Second generation (2009)

Second generation
2009 Toyota Matrix S
Model year(s)2009
Engine(s)1.8 L (1797 cc, 110 cu in) 2ZR-FE I4
132 hp (98 kW)[26]
2.4 L (2362 cc, 144 cu in) 2AZ-FE I4
158 hp (118 kW)[26]
Transmission(s)4-speed automatic[26]
5-speed automatic[26]
5-speed manual[26]
Wheelbase102.4 in (2601 mm)[26]
Length173.0 in (4394 mm)[26]
AWD: 171.9 in (4366 mm)[26]
Width69.5 in (1765 mm)[26]
Height61.0 in (1549 mm)
XRS & AWD: 61.4 in (1560 mm)[26]
Fuel capacity13.2 US gal (50 L; 11 imp gal)[26]

Initially rumored by Toyota and auto news media as a Matrix replacement named the Blade,[27] the second generation Matrix was unveiled on October 31, 2007, at the Specialty Equipment Market Association (SEMA) show in Las Vegas, and was first available at dealerships in February 2008, as a 2009 model.[28]

In the United States, three trim grades (Standard [base], S, and XRS) are offered[26], as well as two I4 engines: a 1.8 L (1797 cc, 110 cu in) 2ZR-FE for the base model and a 2.4 L (2362 cc, 144 cu in) 2AZ-FE for the S and XRS grades. The former is offered with either a 5-speed manual or 4-speed automatic transmission, while the larger engine is equipped with either a manual or automatic 5-speed transmission.[26] In addition, the S grade, when equipped with the 4-speed automatic, may be had with All-Wheel Drive.[29]

Canadian buyers are offered four trim levels: a 1.8 L-powered base model and the XR, AWD, and XRS models with a 2.4 liter engine.[30][31]


Beginning in 2008, Toyota began offering different trim levels in the United States and Canada. The XR trim and AWD option became exclusive for Canada, and the S model was released only in the U.S. All vehicles have an independent front suspension with MacPherson struts,[26] but only XRS models and cars equipped with all-wheel drive feature an independent rear suspension using double wishbones instead of a semi-independent torsion beam.[26][32] The 2009 models have less interior space than the preceding years, with a total of 48.9 cu ft (1.38 m3) compared to the original 53.2 cu ft (1.51 m3).[26]


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  2. Huffman, John. "A sleek “CUV” with youthful imagination - 2003 Toyota Matrix". The Car Connection. Retrieved on 2008-04-26.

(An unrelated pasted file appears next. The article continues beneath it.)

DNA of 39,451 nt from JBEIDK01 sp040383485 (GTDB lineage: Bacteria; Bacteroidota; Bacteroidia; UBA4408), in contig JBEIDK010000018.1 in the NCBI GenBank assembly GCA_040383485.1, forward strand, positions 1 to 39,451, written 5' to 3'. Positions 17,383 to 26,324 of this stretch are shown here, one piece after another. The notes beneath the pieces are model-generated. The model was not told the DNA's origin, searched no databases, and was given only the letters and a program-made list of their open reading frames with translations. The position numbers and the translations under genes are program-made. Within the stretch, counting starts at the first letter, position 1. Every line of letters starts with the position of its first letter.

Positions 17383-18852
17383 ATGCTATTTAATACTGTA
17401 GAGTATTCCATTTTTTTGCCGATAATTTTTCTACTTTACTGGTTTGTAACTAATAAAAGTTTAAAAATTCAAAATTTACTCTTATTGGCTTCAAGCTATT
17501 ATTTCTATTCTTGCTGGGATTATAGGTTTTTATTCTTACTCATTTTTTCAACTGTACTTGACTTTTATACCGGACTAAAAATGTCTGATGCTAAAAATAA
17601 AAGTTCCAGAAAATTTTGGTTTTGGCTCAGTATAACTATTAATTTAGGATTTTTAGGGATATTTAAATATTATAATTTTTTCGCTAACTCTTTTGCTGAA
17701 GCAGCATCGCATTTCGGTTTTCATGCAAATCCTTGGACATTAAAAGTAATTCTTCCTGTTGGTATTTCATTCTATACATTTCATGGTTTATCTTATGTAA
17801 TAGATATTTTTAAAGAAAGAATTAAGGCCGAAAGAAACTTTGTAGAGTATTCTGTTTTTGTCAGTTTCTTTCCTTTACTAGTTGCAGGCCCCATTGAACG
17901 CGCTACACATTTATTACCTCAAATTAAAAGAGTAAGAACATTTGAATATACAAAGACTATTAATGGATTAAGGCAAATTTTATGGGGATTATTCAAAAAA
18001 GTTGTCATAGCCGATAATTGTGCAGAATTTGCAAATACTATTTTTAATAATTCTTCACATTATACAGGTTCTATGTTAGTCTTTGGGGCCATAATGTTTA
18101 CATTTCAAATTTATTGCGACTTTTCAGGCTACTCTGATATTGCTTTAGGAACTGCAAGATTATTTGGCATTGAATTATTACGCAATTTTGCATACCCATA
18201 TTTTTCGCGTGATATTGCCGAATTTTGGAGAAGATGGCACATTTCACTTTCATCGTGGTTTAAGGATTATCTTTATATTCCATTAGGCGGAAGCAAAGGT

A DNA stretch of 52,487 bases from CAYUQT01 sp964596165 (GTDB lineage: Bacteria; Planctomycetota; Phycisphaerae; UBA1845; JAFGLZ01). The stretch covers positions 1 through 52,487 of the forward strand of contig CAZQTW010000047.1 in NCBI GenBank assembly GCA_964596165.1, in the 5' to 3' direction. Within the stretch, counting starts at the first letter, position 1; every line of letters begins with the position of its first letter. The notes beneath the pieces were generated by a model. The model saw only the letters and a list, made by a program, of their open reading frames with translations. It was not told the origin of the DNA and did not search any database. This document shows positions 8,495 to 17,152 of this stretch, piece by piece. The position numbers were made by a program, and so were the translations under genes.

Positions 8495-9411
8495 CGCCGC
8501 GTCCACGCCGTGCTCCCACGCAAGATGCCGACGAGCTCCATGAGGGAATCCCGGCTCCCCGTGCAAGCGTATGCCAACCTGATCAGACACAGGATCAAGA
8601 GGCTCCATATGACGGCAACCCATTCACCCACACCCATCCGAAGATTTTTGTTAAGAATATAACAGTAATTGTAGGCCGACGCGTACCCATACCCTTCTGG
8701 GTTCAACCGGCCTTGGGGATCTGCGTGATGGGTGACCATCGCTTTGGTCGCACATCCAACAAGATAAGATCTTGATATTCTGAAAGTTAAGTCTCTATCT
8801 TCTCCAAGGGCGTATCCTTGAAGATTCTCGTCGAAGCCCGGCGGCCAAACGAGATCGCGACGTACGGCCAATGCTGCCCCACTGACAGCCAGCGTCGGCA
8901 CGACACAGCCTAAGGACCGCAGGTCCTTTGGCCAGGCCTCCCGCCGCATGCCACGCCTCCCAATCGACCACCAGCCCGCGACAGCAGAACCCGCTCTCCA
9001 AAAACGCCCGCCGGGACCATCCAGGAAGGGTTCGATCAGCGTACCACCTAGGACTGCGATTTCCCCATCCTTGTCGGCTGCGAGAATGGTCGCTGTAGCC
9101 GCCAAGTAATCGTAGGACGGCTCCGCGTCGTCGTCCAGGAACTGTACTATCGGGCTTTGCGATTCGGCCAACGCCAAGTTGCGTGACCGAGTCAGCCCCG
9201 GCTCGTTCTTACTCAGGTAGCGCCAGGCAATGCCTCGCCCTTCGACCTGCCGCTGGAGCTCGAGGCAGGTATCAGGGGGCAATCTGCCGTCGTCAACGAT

3. 3.0 3.1 3.2 Jacquot, Josh (January 2002). "2003 Toyota Matrix XRS Road Test Review". Sport Compact Car. Retrieved on 21 October 2008. 
  4. 4.00 4.01 4.02 4.03 4.04 4.05 4.06 4.07 4.08 4.09 4.10 4.11 4.12 4.13 4.14 4.15 Walton, Chris (May 2002). "The Next Band Wagons". Motor Trend: 82-90. Retrieved on 18 July 2008. 
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  19. 19.0 19.1 Bedard, Patrick (June 2002). "Chrysler PT Cruiser vs. Ford Focus, Pontiac Vibe, Mazda Protegé5, Suzuki Aerio, Toyota Matrix". Car and Driver. Retrieved on 12 October 2008. 
  20. Huffman, John Pearley (November 2000). "Toyota Thunder: TRD Celica GT-S - Road Test". Car and Driver. Retrieved on 12 October 2008. 
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  26. 26.00 26.01 26.02 26.03 26.04 26.05 26.06 26.07 26.08 26.09 26.10 26.11 26.12 26.13 26.14 26.15 "Toyota Matrix Performance & Specs". Retrieved on 2008-07-24. 
  27. "Toyota cuts Matrix with Blade". AutoWeek Magazine. Retrieved on 2008-06-25. 
  28. "Toyota Releases Pricing on 2009 Corolla and Matrix - and Releases a Special-Edition FJ Cruiser". Retrieved on 2008-10-28. 
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  30. "Matrix Features". Toyota Canada Inc.. Retrieved on 2008-10-06. 
  31. "Price Your Toyota". Toyota Canada Inc.. Retrieved on 2008-10-28. 
  32. "Matrix Specifications". Toyota Canada. Retrieved on 2008-10-28.